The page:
Affirmative Action in College Admissions Back in the News
In case you haven’t heard already, the U.S. Supreme Court currently is deciding whether to hear another affirmative action case, this one regarding college admissions. In Fisher vs. University of Texas at Austin, the plaintiff claims she would have been accepted to the flagship university were it not for the college’s consideration of race in its admission decisions.
The Washington Post editorial pages already have weighed in with a couple of perspectives. Columbia University President Lee Bollinger—the defendant of another pivotal Supreme Court affirmative action case, which resulted in a vote in favor of the limited use of race—writes that overturning affirmative action “would be as damaging to higher education as it would be ill-timed for the nation at large.” The Post previously ran a column from George Will in which he argues “diversity bureaucracies on campuses will continue to use minority students as mere means to other people’s ends, injuring minorities by treating them as ingredients that supposedly enrich the academic experience of others.”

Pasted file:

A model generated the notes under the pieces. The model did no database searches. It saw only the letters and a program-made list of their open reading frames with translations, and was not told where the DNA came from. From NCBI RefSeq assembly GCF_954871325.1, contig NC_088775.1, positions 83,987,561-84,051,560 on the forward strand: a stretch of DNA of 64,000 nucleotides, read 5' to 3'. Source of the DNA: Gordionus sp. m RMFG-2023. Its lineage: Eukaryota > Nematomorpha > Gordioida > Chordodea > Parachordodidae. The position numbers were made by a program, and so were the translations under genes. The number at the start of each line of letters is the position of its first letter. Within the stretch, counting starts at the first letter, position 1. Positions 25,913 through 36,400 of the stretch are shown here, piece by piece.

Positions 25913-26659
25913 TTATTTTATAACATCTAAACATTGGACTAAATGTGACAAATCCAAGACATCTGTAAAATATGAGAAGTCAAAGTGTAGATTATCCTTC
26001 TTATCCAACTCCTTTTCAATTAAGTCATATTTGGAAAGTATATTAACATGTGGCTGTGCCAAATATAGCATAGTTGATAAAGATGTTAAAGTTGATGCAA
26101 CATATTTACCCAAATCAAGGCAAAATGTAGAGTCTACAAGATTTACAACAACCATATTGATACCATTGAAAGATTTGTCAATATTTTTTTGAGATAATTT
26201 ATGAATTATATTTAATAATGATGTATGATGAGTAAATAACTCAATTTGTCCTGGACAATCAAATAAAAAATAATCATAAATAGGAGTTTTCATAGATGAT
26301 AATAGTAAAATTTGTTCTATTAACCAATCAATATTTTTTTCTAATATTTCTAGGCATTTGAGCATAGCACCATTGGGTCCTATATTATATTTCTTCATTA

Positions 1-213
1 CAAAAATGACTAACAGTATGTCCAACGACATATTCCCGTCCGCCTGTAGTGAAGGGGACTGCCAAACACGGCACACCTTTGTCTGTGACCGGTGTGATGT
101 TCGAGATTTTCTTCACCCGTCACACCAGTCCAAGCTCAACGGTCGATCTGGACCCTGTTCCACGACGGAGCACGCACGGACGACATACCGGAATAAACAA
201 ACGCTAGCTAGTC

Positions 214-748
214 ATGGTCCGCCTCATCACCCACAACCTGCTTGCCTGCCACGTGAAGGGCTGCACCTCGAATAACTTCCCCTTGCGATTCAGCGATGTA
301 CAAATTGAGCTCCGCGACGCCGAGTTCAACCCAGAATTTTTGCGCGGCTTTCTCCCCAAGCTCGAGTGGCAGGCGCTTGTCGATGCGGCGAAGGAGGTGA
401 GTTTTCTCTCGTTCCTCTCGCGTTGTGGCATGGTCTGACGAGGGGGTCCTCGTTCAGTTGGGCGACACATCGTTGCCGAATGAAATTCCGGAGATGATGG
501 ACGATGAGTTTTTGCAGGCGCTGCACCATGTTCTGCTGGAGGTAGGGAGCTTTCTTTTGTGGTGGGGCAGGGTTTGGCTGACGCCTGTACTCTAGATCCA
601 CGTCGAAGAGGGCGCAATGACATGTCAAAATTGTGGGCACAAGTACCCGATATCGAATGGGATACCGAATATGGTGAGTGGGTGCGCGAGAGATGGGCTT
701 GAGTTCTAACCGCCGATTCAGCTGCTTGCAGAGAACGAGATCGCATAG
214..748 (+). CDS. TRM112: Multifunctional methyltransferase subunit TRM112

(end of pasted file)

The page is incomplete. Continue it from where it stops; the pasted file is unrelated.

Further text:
The Supreme Court might decline to hear this case merely based on the fact that the chief litigant is about to graduate from Louisiana State University. But the issue of whether an applicant’s race should be part of the admissions process clearly still has not yet been settled.
Are you following this case? Is affirmative action still a controversial topic on the campuses you cover?
This post originally appeared on EWA’s now-defunct online community, EdMedia Commons. Old content from EMC will appear in the Ed Beat archives.